Article By Carlos Po
The Charlie Hebdo massacre left the world up in arms. Millions of French citizens gathered in solidarity days after the shooting. The Twitter hashtag #JeSuisCharlie (“I am Charlie” in French) was used internationally to support the magazine’s endeavour. The first issue of the magazine published a week after the shooting printed 3 million copies. When terrorism leaves 12 dead in France, the world listens.
More than 2000 miles away, in Nigeria however, the terrorist group Boko Haram (“Western education is a sin” in the Hausa language) was committing atrocities far more deserving of the label “massacre”. The group committed what was called the deadliest act in the 5 years of its existence: the slaughter of an estimated 2,000 Nigerians to secure a strategically important town. Local defense forces even gave up counting corpses left in their wake. Entire villages were left silent and empty save for victim’s corpses. Last May, Boko Haram kidnapped over
200 schoolgirls from a Nigerian village, whose fates remain unknown. So why has the group’s actions been underreported by Western news organisations?
The front page of CNN.com features an eclectic mix of headlines and stories: the flight recorder of a crashed airliner shows no signs of terrorism; a police officer dances to a pop song and it goes viral; a defector tells horror stories of North Korean prison camps; and a war movie raises criticisms. But surprisingly little about the slaughter of thousands. So no stories, no hashtags of solidarity- it is almost like 2000 lives were never lost or never existed to begin with.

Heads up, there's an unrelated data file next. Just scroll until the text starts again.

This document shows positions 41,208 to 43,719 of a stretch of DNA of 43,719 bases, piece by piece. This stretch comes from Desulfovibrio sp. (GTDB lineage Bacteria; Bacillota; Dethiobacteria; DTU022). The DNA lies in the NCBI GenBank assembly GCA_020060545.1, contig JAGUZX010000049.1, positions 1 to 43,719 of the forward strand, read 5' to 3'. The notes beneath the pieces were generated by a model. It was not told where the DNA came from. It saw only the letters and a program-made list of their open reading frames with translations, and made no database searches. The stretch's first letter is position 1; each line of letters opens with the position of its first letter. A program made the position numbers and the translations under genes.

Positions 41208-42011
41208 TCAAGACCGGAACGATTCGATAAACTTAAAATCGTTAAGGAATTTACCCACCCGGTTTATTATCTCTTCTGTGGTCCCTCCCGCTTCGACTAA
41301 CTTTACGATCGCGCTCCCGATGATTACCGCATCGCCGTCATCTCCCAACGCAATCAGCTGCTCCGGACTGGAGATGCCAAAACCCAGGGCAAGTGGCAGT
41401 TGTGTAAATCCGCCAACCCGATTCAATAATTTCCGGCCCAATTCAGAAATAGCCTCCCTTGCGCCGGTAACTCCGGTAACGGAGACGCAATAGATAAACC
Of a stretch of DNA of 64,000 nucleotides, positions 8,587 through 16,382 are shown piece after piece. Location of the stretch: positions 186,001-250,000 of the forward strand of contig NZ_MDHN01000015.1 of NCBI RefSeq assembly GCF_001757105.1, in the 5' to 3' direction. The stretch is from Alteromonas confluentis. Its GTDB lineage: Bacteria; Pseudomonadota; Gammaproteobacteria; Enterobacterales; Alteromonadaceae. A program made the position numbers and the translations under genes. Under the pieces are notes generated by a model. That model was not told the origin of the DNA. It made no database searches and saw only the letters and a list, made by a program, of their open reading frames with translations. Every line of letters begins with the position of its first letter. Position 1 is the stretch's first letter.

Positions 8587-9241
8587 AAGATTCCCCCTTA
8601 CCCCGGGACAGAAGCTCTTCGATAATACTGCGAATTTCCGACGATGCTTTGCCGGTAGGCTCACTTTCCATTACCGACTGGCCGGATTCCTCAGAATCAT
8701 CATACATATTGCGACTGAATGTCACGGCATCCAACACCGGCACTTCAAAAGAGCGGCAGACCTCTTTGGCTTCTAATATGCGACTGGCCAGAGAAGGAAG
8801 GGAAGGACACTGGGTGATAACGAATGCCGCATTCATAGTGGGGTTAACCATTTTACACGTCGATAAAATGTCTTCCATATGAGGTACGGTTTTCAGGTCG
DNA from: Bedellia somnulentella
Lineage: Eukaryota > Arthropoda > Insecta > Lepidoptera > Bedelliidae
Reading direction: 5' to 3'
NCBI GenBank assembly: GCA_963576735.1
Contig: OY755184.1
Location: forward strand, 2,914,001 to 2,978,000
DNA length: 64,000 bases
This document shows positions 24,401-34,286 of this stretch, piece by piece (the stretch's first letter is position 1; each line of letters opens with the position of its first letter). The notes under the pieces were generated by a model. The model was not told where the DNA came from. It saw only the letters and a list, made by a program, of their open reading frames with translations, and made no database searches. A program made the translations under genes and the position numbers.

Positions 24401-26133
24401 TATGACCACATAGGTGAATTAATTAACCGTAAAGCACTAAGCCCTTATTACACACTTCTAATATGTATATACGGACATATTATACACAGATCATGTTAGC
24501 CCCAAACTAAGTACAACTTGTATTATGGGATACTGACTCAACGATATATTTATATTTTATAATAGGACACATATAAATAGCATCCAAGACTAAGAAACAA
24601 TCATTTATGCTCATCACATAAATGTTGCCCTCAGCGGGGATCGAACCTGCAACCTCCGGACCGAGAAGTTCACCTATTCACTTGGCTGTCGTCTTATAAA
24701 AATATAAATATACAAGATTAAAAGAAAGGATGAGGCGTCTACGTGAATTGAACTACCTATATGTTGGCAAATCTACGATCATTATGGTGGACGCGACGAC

Imagine that the situation was reversed, and 2000 were slain by Islamic extremists in France, while 12 died in an act of terrorism against free speech in Nigeria. The French government would go into overdrive, calling for assistance from countries all over the world to stop the next act of mass slaughter before it happens. A portion of said countries would probably implement their own security measures to prevent similar accidents. A national holiday would be declared in honor of the victims, monuments would be built, Oscar-bait movies would be made, and the event would go down in history on the same level as events like 9/11.
Meanwhile, 12 are killed in Nigeria at the office of a satirical magazine. The underdeveloped country has had a rough upbringing, from civil wars to slavery to genocides. The killing of 12 by a terrorist group might make the front page of local and national newspapers, but chances are it would be entirely absent from Western publications.
The painful truth is that in a world where economic status is everything, French cries are louder than Nigerian ones. Not only do security measures make acts of terrorism much rarer in France than politically unstable Nigeria, France has much greater economic strength and military power, and therefore greater presence in the media. So before helping those who are more than capable of helping themselves, take a moment listen for the cries that you would not normally hear. The cries in the dark for help.